I believe in the interest of future service that we should specially endeavor in our line improvement to secure a rate of curvature such that it will not be a restricting feature to high speed service, and to the end hope that it may be possible to modify the plan for this line change to such an extent that when finally completed the curvature will in as respect act as a speed restricting point. Possibly this can be accomplished with a four degree curve. At all events I urgently hope that the matter may receive consideration.
I anticipate that the day will come when we can afford to expend liberally to increase the stretches of track on the low descending valley grades for the highest possible rates of speed. This means restriction of curves to a rate low enough so they will not make it necessary to reduce the speed of fast trains for them. I understand that economy with the present number of trains does not figure. Nevertheless the day is approaching in which speed restricting curves will be a great disadvantage as short time across the continent means high speed on the descending grades, it being impracticable to secure the same on the long ascending grades.
Won't you be kind enough to place the suggestion before the Chief Engineer if this is not a matter which you decide?

E.J. Pearson
Superintendent


January 20, 1902
Tacoma, Wash.

Mr. E.J. Pearson
Superintendent,
Tacoma, Wash.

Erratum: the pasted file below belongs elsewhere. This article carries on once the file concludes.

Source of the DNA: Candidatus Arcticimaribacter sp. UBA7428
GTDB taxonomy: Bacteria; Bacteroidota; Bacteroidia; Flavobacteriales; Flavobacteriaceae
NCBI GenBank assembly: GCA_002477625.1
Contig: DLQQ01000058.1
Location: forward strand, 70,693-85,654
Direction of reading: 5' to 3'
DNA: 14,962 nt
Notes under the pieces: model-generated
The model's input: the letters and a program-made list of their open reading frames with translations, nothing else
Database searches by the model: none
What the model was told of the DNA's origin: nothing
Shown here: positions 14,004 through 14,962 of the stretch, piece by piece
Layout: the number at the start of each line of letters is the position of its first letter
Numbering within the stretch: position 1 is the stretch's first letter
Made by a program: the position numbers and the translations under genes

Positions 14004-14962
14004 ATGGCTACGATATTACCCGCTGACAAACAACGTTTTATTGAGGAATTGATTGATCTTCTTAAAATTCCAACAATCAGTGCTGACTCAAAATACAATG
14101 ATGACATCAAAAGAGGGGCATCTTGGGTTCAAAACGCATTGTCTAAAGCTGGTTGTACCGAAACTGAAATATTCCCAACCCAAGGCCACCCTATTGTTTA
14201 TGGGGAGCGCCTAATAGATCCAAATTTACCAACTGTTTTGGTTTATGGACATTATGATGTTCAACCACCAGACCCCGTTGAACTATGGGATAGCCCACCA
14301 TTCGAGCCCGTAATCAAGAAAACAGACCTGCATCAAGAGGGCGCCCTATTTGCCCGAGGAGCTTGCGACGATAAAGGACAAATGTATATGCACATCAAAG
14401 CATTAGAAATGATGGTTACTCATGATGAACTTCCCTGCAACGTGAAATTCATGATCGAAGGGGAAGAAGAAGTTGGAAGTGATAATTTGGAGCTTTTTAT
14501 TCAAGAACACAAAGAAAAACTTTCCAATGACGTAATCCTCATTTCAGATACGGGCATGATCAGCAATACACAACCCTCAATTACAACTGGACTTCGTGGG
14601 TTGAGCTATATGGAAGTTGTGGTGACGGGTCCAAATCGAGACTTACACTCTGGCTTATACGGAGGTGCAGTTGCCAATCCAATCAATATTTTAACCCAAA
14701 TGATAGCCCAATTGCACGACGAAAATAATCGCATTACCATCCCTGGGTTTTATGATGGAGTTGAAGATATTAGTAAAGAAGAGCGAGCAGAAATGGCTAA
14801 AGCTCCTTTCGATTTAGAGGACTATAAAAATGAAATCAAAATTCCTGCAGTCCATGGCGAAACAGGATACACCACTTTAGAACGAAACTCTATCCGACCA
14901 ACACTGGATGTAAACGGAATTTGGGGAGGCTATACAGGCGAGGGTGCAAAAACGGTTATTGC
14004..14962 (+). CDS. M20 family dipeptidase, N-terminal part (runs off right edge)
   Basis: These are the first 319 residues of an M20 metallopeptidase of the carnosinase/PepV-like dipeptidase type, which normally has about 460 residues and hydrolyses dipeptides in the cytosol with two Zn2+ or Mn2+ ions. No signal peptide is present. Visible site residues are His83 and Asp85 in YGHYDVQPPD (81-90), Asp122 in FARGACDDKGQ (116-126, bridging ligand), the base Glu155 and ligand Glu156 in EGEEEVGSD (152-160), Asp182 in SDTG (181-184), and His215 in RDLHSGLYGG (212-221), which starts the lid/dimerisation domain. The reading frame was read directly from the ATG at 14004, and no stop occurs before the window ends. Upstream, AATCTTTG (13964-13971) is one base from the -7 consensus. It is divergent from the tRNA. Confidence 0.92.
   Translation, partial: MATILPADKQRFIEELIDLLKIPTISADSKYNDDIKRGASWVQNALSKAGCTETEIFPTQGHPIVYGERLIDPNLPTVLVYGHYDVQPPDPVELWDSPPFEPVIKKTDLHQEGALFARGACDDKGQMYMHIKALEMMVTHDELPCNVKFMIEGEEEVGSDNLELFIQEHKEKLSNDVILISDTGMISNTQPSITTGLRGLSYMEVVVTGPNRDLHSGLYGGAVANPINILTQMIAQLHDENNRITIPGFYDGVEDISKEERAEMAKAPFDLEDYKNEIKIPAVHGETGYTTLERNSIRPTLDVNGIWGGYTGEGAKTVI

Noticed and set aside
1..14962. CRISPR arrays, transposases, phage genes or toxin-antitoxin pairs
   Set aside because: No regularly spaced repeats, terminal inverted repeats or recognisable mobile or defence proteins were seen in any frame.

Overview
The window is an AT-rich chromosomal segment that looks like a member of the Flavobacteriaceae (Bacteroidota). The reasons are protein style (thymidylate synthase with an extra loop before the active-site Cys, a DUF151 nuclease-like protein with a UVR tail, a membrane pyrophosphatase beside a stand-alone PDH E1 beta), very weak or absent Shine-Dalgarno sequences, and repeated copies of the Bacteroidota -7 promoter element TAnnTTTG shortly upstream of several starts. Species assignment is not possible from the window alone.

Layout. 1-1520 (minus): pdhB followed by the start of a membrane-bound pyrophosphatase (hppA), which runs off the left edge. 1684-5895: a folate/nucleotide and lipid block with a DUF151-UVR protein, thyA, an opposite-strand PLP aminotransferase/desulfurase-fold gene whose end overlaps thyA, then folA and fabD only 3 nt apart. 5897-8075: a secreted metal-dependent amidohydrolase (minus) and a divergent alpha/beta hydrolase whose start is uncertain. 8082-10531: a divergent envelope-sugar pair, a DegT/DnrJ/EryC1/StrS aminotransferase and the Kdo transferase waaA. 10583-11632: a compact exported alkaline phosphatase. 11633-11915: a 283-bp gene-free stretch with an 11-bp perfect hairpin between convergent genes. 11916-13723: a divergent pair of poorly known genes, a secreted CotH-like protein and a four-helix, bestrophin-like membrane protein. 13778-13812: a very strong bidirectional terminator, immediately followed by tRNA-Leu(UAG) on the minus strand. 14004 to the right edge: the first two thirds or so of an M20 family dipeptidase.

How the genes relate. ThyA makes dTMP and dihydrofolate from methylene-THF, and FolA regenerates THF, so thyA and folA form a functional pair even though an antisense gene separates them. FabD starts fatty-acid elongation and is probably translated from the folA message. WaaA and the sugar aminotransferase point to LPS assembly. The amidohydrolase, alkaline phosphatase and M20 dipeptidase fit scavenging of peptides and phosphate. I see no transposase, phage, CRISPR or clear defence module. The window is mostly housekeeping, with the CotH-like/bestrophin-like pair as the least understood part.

Dear Sir:-

Answering your letter of the 18th instance, regarding reducing curvature on line change under consideration at Bridge No. 146, First District. I will see what can be done, but doubt if the curvature can be reduced to less than four degrees, unless this material turns out to be something favorable for steam shovel work.

J.Q. Jamieson
Division Engineer


Northern Pacific Railway Company
Office of the Division Superintendent

January 23, 1902 Tacoma, Wash.

Mr. J.Q. Jamieson,
Division Engineer,
Tacoma, Washington

Dear Sir:-

''..in regard to the line change near Bridge 146 on the First District: Is there any appropriation for this change? What should be involved in opening this cut and putting it in shape so that a steam shovel could be operated?''

It does not seem to be practicable to secure material from this place for the Clealum yard on account of impossibility of operating steam shove until a large amount of work has been done in grading and putting a temporary track through the cut so that a train can reach the shovel.

E.J. Pearson
Superintendent


January 31, 1902
Tacoma, Wash.

Mr. E.J. Pearson
Superintendent,
Tacoma, Wash.

Dear Sir:-

Answering your letter of the 23rd instance, regarding proposed line change for Bridge No. 146, First District.
There is no appropriation for the line change, and although I wrote Mr. Darling asking if we might get an option on the right of way, I have not yet heard from him. I expect him out, though, in the course of a week and I will take the matter up with him again. To open this cut, however, so a steam shove could be used would mean a large amount of excavation preliminary to putting in the steam shove, as you may see from the profile I sent you, the excavation being a through cut and from sixty to eight feet deep to the proposed grade and averaging this for about seventy feet in length. Of course, a temporary grade could be used, but this would only be a partial help as we could not get up very high in the short distance, then there is the uncertainty of its being gravel. The point of the hill shows solid rock, but it is not exposed anywhere else in the bench farther back, which has the appearance of being gravel.

J.Q. Jamieson
Division Engineer


SOURCE:
Northern Pacific Collection 128
File Box 94-2, Folder 21
K. Ross Toole Archives
Mike and Maureen Mansfield Library
University of Montana
Missoula, Montana



Author: John A. Phillips, III. Title: Won't Come Back From Deadman's Curve. URL: www.employees.org/~davison/nprha/deadman.html.

© August 21, 2000